Sunday, March 30, 2008

Two Karnataka CET Multiple Choice Questions on Direct Current Circuits

Questions on direct current circuits have been discussed on this site on various occasions. You can find all those posts by clicking on the label ‘direct current circuit’ below this post. The search box at the top of this page can also be used to access topics of your choice.

The following multiple choice questions appeared in Karnataka CET 2004 question paper:

(1) In the circuit shown, the internal resistance of the cell is negligible. The steady state current in the 2 Ω resistor is

(a) 0.6 A

(b) 1.2 A

(c) 0.9 A

(d) 1.5 A

In steady state, the capacitor is fully charged and no current flows into its branch. So, you can ignore the branch containing the capacitor and the 4 Ω resistor. The circuit thus reduces to the 6 V cell in series with the 2.8 Ω resistor and the parallel combined value of 2 Ω and 3 Ω [ which is 2×3/(2+3) = (6/5) Ω = 1.2 Ω].

The current sent by the cell is 6 V/ (2.8 + 1.2) Ω = (6/4) A = 1.5 A.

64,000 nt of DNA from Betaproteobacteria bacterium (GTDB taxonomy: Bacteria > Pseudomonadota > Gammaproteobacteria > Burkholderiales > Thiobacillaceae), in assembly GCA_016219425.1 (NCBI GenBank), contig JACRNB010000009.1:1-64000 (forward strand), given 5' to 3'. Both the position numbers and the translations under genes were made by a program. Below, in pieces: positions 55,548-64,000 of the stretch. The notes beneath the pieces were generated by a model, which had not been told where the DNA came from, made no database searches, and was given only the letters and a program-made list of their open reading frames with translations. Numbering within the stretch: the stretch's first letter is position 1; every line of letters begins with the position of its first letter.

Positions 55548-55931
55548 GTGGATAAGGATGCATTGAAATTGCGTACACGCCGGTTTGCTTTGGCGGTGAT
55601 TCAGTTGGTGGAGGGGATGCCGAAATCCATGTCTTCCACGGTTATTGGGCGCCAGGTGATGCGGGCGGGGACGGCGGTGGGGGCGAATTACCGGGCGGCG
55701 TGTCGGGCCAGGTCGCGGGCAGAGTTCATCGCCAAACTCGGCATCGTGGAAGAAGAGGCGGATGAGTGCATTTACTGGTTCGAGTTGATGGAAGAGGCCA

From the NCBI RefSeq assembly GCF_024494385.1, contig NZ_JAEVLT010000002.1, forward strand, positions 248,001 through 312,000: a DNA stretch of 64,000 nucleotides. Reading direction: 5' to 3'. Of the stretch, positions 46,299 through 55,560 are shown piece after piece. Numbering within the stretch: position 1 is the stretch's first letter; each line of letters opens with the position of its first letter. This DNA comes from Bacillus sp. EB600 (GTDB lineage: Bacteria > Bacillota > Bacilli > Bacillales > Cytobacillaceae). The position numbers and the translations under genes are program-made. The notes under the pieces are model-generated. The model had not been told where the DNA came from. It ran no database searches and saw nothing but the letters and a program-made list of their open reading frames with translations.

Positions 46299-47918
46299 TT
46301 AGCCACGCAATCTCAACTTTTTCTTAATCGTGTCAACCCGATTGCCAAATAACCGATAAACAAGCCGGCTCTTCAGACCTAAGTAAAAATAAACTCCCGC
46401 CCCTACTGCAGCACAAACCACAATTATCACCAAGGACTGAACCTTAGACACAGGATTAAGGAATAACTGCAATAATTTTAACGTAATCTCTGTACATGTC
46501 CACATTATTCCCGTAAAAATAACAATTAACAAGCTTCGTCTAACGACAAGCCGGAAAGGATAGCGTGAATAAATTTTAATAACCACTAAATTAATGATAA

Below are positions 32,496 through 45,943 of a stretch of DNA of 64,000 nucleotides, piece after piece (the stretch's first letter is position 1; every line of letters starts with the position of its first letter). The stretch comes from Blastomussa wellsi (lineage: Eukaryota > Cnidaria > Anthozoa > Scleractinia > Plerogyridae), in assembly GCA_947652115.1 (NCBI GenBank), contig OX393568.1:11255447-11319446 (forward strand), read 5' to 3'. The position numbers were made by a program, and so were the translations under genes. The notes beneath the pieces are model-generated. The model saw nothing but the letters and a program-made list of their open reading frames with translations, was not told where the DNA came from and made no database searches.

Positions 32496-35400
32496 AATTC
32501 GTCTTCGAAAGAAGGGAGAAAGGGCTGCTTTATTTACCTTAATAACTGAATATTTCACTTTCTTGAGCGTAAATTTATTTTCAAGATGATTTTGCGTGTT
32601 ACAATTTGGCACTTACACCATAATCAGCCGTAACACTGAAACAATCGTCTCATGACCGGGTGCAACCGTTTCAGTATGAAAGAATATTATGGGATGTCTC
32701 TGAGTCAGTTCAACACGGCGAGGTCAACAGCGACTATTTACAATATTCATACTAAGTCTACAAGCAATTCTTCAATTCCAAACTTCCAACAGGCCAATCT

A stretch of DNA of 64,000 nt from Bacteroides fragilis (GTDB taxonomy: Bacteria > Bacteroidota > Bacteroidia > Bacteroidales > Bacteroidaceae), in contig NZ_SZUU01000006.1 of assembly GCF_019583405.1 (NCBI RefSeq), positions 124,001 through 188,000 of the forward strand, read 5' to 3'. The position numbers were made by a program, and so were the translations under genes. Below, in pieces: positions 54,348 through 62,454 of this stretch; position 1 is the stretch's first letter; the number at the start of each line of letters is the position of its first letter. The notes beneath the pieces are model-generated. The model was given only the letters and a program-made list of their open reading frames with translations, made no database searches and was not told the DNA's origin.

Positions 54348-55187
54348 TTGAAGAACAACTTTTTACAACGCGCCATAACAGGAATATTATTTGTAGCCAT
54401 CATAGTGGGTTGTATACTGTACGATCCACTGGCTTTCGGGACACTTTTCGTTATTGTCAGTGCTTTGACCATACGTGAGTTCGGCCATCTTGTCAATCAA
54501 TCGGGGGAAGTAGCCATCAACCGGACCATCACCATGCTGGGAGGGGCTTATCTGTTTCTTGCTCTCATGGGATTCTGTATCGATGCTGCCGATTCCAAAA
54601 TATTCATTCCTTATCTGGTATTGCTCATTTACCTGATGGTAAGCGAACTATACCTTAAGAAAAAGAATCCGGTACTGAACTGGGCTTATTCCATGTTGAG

This current gets divided between the 2Ω and 3Ω resistor paths. The current (I) through the 2Ω resistor is given by

I = (Main current × Resistance of the other branch)/ Total resistance

[Remember the above relation for the branch current when current gets divided between two branches].

Therefore, we have

I = (1.5×3)/(2+3) = 0.9 A.

(2) An unknown resistance R1 is connected in series with a resistance of 10 Ω. This combination is connected to one gap of a metre bridge while a resistance R2 is connected in the other gap. The balance point is at 50 cm. Now, when the 10 Ω resistor is removed and R1 alone is connected, the balance point shifts to 40 cm. The value of R1 is (in ohms)

(a) 20

(b) 10

(c) 60

(d) 40

The condition for the balance of a metre bridge (which is basically a Wheatstone bridge) is

P/Q = L/(100 – L) where P and Q are the resistances in the two gaps and the balancing length L cm is measured from the side of P.

In the above problem we have

(R1 + 10) /R2 = 1 since the balance point is at the middle of the wire when one gap contains the series combination of R1 and 10 Ω and the other gap contains R2.

With R1 alone in the gap (on removing the 10 Ω resistance), the balance condition is

R1/R2 = 40/60

From the above two equations (on dividing one by the other), we have

(R1 + 10) /R1 = 60/40, from which R1 = 20 Ω.

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